Ultimately, then, the government is telling banks that know their balance sheet is looking a little dodgy, to come get their bailout money now. The thought is this will reassure investors because they will know they can get their money out and everything will calm down. That of course is a big assumption. Even with government involvement, it’s not inconceivable that further unsavory tales of risky banking, especially at the largest institutions, could cause major problems and financial crises. But even if it succeeds in the short-term, the government is still on the hook if any banks they lend to understate the scale of their problems and can’t pay the loan back. 

So while it’s wrapped up in all sorts of financial jargon, the bottom line is that the government has pawned off some of the cost of saving insolvent banks onto customers of other banks, and is trying to prevent the crisis from spreading by putting taxpayer money on the line to contain the worst damage. If it can’t be contained, the government has also set the precedent that, yet again, they will step in to protect the “too big to fail” Wall Street behemoths. 

What about the workers? 

Of course capitalist propaganda has spent several days reminding the working class that capitalist companies are their employers and if the banks go down, the companies go down, and the biggest losers are really working-class people. Bailouts protect “the economy,” and so as unsavory as it might be, since we all “need” the “economy” to survive, noses must be held and cash must be doled out. 

This is totally absurd and criminally misleading. It requires one basic assumption, that our capitalist economy as it currently exists is the only option. And that without this cycle of boom, bust and-bailout, no one can have nice things or anything at all. Even from the perspective of “reform” within the system, this is false. The government could very easily just let the banks fail, and make actual people and workers whole by just cutting them checks directly. We saw during the pandemic that they are perfectly capable of doing this. They could nationalize banks and make sure to inflict the most pain on those most able to pay, and use the socialized profits to fund the needs of those most harmed. Ultimately as the huge array of Fed-related acronyms — TARP, TALF, MMLF, and on and on — show, when push comes to shove every means of exotic sophistry can be used regardless of statute or precedent. It’s just that these powers are only used to help the biggest banks and corporations, which speaks directly to the fact that the Federal Reserve in particular, and the government more broadly, are interested primarily in protecting capitalism and capitalists, not people.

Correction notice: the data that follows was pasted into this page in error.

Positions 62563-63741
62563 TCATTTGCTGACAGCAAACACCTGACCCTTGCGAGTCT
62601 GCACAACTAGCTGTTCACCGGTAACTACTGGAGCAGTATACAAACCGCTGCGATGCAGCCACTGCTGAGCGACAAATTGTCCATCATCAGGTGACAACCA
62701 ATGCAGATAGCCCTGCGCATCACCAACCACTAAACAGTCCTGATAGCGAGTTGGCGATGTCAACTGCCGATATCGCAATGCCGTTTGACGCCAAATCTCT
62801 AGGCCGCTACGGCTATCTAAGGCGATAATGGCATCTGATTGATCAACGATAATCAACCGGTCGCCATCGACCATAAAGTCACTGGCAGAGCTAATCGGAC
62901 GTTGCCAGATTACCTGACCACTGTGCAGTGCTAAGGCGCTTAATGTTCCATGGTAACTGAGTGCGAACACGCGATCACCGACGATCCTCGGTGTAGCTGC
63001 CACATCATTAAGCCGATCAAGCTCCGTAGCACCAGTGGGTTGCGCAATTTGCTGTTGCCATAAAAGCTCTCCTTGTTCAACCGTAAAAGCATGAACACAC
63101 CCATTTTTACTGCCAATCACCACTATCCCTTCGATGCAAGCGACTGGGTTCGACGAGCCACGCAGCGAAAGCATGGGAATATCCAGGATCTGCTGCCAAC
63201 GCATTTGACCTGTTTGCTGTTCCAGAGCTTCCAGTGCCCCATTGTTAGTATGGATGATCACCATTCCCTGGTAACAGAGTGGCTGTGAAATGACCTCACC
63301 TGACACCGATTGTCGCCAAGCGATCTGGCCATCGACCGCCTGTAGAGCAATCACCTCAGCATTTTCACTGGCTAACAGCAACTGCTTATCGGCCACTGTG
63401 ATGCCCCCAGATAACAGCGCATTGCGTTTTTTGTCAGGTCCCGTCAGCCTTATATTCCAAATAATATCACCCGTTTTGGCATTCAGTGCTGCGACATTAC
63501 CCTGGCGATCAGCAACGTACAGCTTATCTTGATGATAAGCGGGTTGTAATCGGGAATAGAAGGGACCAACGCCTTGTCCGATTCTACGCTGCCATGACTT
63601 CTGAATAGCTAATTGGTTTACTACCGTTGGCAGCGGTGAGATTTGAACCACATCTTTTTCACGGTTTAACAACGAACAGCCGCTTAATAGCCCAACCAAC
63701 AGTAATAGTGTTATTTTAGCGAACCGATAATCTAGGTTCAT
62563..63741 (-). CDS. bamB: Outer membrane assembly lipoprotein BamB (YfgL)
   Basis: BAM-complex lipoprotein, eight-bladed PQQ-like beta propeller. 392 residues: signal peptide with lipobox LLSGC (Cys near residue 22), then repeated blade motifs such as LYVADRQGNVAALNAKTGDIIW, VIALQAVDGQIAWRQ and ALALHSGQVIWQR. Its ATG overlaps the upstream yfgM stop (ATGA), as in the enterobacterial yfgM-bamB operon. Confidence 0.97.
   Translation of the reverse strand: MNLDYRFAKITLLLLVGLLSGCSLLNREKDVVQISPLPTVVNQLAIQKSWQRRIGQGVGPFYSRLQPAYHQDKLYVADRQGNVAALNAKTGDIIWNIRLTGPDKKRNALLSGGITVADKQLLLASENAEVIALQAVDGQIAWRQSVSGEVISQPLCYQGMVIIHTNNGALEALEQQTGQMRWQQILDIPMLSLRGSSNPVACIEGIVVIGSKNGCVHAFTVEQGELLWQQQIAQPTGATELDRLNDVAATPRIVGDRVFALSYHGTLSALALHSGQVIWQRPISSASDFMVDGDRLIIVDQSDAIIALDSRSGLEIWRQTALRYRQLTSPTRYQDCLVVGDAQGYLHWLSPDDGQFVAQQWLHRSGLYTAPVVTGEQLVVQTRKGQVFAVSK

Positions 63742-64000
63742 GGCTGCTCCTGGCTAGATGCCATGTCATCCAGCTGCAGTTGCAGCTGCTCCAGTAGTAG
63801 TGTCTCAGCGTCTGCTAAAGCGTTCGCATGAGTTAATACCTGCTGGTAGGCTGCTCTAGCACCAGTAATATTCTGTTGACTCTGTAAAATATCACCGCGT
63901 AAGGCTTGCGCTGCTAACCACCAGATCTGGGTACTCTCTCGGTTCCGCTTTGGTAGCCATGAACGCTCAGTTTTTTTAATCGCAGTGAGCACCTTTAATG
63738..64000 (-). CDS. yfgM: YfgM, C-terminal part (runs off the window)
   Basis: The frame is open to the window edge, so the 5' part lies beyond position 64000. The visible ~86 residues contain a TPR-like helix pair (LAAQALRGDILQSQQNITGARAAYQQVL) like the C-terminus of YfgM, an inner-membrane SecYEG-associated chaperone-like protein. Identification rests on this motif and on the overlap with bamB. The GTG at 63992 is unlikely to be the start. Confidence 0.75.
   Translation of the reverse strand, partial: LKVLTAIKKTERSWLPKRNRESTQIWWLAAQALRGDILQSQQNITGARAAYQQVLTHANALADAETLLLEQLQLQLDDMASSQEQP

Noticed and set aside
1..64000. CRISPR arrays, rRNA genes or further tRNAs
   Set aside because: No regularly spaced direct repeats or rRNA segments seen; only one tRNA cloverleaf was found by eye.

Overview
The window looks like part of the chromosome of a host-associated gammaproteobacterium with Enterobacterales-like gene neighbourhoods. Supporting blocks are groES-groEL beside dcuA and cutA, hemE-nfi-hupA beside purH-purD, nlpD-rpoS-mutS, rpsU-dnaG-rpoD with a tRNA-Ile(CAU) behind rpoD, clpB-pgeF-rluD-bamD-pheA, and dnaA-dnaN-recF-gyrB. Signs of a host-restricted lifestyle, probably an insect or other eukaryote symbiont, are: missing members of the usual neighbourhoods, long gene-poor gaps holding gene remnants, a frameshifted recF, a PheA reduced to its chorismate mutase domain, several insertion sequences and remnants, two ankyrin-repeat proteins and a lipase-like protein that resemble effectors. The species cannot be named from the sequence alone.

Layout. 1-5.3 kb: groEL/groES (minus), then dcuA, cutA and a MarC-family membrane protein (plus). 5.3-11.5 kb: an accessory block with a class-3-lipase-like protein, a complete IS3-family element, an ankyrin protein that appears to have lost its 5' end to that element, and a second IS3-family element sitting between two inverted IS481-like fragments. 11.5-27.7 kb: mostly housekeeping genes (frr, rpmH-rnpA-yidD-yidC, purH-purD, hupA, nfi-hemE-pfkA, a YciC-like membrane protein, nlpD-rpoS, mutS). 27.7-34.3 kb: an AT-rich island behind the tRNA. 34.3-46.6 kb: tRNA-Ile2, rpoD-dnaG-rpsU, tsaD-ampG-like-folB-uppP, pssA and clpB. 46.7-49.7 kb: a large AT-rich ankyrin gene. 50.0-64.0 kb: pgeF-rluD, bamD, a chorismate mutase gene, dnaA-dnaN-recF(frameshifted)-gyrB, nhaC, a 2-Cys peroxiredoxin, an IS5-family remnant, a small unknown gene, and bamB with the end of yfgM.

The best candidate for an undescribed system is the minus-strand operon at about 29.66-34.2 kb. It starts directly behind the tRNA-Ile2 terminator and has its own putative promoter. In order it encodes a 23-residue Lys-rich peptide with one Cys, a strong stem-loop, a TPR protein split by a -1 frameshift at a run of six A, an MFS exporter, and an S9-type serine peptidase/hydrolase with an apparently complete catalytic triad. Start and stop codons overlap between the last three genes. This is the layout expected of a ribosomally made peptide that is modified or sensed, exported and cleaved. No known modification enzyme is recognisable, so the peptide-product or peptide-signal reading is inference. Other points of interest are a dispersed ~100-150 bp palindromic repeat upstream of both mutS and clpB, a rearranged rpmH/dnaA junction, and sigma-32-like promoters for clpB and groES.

On a deeper level, capitalism is not the only way or the best way to organize the human and material resources of society to meet the needs and wants of the people who make up society. Socialism is more logical and more rational, putting people over profits and replacing the boom-bust anarchy of capitalist “investment” — gambling — with democratically-overseen planning, not leaving the wellbeing of the people to chance. 

This current banking crisis is the perfect moment, not simply to expose the hypocrisies of the existing system, but to demand an entirely different one that can banish the pain and destruction of economic crises to the trash can of history.